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The bending moment diagram is obtained in the same way except that the
moment is the sum of the product of each force and its distance(x) from the
section. Distributed loads are calculated buy summing the product of the
total force (to the left of the section) and the distance(x) of the centroid of
the distributed load.
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The sketches below show simply supported beams with on concentrated
force.
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The sketches below show Cantilever beams with three different load
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combinations.
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The bending moment at section AD is M and the shear force is S. The
bending moment at BC = M + M and the shear force is S + S.
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The equations for equilibrium in 2 dimensions results in the equations..
Forces.
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S  w.x = S + S
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Therefore making x infinitely small then.. dS /dx =  w
The integral (Area) of the shear diagram between any limits results in the
change of the shearing force between these limits and the integral of the
Shear Force diagram between limits results in the change in bending
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moment...
Torsion (mechanics)
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For solid or hollow shafts of uniform circular crosssection and constant wall thickness,
the torsion relations are:
where:
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is the maximum shear stress at the outer surface.
is the angle of twist in radians.
T is the torque (Nm or ftlbf).
is the length of the object the torque is being applied to or over.
G is the shear modulus or more commonly the modulus of rigidity and is usually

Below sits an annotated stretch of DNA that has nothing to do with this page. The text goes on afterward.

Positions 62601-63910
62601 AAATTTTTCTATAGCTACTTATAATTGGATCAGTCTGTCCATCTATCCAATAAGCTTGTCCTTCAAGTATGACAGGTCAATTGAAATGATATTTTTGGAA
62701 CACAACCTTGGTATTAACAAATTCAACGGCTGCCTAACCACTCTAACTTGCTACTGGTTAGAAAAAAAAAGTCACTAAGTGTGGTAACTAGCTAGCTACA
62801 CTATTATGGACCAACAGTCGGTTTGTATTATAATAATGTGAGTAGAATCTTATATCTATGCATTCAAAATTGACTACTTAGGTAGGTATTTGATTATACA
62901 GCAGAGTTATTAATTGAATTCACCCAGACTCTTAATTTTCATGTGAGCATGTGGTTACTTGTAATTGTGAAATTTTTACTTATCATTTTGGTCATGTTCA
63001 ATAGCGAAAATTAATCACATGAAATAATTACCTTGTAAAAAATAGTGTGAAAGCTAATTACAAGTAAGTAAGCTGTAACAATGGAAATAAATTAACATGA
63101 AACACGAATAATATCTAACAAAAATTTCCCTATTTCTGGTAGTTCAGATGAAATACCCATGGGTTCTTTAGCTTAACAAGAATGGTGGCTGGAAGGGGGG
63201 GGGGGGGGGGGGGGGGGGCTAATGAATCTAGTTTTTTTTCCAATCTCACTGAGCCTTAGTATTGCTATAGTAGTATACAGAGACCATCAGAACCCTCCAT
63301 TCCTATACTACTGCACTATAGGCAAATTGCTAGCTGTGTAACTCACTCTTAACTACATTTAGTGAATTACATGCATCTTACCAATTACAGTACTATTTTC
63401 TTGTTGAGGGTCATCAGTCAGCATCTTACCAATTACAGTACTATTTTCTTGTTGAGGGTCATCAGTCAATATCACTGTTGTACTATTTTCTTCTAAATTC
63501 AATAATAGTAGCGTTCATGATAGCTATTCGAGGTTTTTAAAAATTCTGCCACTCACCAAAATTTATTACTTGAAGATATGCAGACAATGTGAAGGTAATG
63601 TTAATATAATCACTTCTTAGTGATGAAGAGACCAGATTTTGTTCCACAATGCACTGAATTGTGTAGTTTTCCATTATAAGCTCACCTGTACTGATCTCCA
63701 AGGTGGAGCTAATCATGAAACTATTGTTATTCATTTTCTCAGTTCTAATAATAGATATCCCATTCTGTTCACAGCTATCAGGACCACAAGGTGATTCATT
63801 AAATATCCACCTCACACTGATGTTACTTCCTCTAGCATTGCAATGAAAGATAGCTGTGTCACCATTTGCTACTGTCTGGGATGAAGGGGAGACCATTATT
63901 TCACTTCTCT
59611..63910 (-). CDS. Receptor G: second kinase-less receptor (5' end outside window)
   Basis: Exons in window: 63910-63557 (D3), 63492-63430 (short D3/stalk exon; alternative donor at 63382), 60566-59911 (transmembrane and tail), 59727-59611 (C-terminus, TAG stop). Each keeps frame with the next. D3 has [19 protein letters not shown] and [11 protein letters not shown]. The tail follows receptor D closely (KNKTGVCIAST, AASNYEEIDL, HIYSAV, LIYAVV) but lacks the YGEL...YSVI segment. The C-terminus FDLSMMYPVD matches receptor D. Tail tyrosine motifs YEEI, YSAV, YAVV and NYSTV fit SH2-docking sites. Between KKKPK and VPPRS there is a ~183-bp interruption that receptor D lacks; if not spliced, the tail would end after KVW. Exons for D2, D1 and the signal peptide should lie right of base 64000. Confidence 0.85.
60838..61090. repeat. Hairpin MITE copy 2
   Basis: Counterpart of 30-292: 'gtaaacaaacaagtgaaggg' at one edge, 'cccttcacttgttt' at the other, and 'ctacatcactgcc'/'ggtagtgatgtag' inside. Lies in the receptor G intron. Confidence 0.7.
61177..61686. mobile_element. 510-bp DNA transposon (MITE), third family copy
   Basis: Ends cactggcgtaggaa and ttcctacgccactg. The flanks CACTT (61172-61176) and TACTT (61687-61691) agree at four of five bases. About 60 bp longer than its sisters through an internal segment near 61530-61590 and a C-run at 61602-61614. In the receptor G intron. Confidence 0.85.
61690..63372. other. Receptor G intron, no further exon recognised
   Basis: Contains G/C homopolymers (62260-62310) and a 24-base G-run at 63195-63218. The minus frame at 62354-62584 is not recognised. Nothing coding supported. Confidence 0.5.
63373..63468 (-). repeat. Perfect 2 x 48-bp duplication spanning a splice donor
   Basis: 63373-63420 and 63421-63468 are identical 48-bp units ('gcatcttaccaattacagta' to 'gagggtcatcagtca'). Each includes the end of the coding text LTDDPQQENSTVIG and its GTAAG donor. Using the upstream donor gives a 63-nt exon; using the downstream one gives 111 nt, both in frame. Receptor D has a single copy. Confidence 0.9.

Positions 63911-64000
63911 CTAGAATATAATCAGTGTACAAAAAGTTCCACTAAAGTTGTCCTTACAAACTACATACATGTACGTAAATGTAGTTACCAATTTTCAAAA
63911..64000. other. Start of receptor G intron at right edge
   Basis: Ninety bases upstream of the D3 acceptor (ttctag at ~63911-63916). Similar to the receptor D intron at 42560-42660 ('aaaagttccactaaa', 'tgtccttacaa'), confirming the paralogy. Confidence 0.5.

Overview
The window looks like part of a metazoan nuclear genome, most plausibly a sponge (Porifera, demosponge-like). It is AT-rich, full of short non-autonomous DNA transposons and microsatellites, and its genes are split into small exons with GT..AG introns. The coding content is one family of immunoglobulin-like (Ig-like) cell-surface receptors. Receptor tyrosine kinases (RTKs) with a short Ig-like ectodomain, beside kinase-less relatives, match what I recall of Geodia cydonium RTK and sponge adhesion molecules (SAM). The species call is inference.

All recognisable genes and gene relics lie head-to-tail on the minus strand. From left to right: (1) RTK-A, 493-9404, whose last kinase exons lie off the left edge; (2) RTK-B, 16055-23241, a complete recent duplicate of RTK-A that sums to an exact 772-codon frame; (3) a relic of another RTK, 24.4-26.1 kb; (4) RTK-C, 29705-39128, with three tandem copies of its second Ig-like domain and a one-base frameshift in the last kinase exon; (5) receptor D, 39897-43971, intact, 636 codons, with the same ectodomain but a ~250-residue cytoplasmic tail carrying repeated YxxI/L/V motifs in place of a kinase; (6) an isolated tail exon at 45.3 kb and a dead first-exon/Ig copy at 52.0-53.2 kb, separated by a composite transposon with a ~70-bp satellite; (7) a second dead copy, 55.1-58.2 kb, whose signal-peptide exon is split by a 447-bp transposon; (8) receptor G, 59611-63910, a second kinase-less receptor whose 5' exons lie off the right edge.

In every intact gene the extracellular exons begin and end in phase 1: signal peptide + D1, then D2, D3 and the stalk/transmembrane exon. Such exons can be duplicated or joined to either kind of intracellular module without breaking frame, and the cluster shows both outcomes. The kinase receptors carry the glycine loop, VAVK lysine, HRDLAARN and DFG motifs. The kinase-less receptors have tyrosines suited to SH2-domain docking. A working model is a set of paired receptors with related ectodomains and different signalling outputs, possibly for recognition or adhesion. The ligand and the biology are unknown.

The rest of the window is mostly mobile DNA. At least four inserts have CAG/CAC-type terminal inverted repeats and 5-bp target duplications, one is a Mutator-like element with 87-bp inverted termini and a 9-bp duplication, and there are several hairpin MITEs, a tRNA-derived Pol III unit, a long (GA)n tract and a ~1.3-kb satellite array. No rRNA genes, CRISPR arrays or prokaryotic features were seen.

given in gigapascals (GPa), lbf/in2 (psi), or lbf/ft 2.
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J is the torsion constant for the section . It is identical to the polar moment of
inertia for a round shaft or concentric tube only. For other shapes J must be
determined by other means. For solid shafts the membrane analogy is useful, and
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for thin walled tubes of arbitrary shape the shear flow approximation is fairly
good, if the section is not reentrant. For thick walled tubes of arbitrary shape
there is no simple solution, and FEA may be the best method.
the product GJ is called the torsional rigidity.
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The shear stress at a point within a shaft is:
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where:
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Note that the highest shear stress is at the point where the radius is maximum, the surface
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of the shaft. High stresses at the surface may be compounded by stress concentrations
such as rough spots. Thus, shafts for use in high torsion are polished to a fine surface
finish to reduce the maximum stress in the shaft and increase its service life.